Commentary Magazine


Posts For: May 30, 2013

Why Did Apple Hire Lisa Jackson?

After the 2008 presidential election, when Barack Obama began putting his team together, he sent the clearest message on what to expect from his administration with one nomination in particular. No, it wasn’t Hillary Clinton at State and the rather silly “team of rivals” message he tried to send by hiring fellow Democrats. It wasn’t his decision to keep Robert Gates as defense secretary, since it was still unclear what national security policy Gates would be presiding over.

The clearest message he sent was in choosing Lisa Jackson to lead the Environmental Protection Agency–a foreshadowing of suffocating regulation and government control, unaccountable bureaucracy, and a defiant secrecy that would make a mockery of the rule of law and standards of transparency. Jackson–who has just been hired by Apple as an environmental advisor–may have shamelessly pursued unconstitutional power grabs and earned a congressional investigation for using an alias email address in her dog’s name while at EPA, but none of that would have been a surprise to those in Jackson’s previous jurisdiction: New Jersey.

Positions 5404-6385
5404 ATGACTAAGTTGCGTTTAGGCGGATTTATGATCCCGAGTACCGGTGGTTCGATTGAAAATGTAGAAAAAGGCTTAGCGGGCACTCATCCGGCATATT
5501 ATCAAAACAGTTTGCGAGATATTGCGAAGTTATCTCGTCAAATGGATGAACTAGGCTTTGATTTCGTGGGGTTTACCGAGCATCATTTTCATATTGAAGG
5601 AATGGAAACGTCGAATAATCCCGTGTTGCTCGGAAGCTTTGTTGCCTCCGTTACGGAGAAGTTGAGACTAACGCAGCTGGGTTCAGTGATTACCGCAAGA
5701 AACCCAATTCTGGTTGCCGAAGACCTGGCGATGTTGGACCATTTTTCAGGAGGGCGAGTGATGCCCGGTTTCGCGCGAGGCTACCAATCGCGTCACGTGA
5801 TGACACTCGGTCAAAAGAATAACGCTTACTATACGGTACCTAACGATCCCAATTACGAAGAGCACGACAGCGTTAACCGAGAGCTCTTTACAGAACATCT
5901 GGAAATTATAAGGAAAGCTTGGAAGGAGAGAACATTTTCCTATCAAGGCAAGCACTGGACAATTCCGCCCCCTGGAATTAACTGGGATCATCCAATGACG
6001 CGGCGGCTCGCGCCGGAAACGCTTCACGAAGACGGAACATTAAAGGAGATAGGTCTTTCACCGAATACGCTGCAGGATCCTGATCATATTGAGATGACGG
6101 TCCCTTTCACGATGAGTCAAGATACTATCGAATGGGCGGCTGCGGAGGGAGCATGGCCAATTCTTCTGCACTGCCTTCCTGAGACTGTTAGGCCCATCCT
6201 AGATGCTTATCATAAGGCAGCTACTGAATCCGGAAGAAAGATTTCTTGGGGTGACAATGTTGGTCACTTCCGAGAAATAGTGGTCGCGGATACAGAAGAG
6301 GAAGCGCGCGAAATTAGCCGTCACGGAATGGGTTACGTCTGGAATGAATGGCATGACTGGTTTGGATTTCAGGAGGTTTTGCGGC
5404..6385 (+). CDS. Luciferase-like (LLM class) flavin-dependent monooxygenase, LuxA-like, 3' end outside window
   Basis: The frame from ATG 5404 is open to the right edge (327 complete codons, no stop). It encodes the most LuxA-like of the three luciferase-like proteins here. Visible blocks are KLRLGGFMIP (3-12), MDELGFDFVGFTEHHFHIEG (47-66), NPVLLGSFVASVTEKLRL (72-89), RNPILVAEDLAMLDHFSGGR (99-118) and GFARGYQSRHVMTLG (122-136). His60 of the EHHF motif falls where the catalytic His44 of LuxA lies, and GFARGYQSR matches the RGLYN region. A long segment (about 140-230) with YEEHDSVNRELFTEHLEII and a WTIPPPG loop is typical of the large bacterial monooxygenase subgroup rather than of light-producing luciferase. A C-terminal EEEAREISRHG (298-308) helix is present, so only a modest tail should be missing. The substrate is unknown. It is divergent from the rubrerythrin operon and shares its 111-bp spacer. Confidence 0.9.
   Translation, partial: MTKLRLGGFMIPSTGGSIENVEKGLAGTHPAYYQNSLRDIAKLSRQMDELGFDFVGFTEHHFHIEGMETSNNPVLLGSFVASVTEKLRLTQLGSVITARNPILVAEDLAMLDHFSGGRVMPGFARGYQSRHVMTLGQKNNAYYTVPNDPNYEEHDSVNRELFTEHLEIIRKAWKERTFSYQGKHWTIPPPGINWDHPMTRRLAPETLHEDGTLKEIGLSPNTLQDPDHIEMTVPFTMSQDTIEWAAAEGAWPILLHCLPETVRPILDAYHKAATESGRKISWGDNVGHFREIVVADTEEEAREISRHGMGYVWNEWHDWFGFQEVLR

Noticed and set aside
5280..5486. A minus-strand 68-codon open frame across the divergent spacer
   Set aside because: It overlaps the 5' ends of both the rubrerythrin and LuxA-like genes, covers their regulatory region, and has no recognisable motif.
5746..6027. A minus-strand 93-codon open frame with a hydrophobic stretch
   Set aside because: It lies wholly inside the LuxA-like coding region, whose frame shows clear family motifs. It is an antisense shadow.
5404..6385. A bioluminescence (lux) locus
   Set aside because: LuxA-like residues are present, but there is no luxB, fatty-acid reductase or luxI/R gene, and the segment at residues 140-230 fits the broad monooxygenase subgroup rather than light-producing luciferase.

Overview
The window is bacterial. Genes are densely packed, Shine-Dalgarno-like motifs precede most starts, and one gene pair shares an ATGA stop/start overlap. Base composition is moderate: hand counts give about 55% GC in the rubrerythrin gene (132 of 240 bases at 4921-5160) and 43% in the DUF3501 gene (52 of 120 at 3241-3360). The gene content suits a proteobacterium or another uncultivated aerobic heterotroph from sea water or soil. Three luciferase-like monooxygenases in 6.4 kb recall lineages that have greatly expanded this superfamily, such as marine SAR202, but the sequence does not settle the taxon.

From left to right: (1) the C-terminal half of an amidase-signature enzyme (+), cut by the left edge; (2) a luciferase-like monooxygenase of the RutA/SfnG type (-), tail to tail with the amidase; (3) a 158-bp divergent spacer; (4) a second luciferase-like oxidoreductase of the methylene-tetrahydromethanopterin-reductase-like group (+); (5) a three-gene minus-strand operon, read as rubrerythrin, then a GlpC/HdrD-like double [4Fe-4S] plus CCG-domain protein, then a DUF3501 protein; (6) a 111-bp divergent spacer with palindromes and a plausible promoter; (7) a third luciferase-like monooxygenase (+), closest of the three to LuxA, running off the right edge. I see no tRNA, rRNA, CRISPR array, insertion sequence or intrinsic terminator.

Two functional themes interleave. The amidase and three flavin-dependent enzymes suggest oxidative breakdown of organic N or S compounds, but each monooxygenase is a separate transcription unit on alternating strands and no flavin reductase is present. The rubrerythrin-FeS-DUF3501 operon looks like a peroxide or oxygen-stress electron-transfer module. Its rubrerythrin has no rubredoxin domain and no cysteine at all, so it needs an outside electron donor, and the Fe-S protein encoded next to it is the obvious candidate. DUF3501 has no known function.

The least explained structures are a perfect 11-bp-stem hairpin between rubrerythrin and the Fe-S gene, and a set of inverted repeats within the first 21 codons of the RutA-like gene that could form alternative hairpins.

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After the 2008 presidential election, when Barack Obama began putting his team together, he sent the clearest message on what to expect from his administration with one nomination in particular. No, it wasn’t Hillary Clinton at State and the rather silly “team of rivals” message he tried to send by hiring fellow Democrats. It wasn’t his decision to keep Robert Gates as defense secretary, since it was still unclear what national security policy Gates would be presiding over.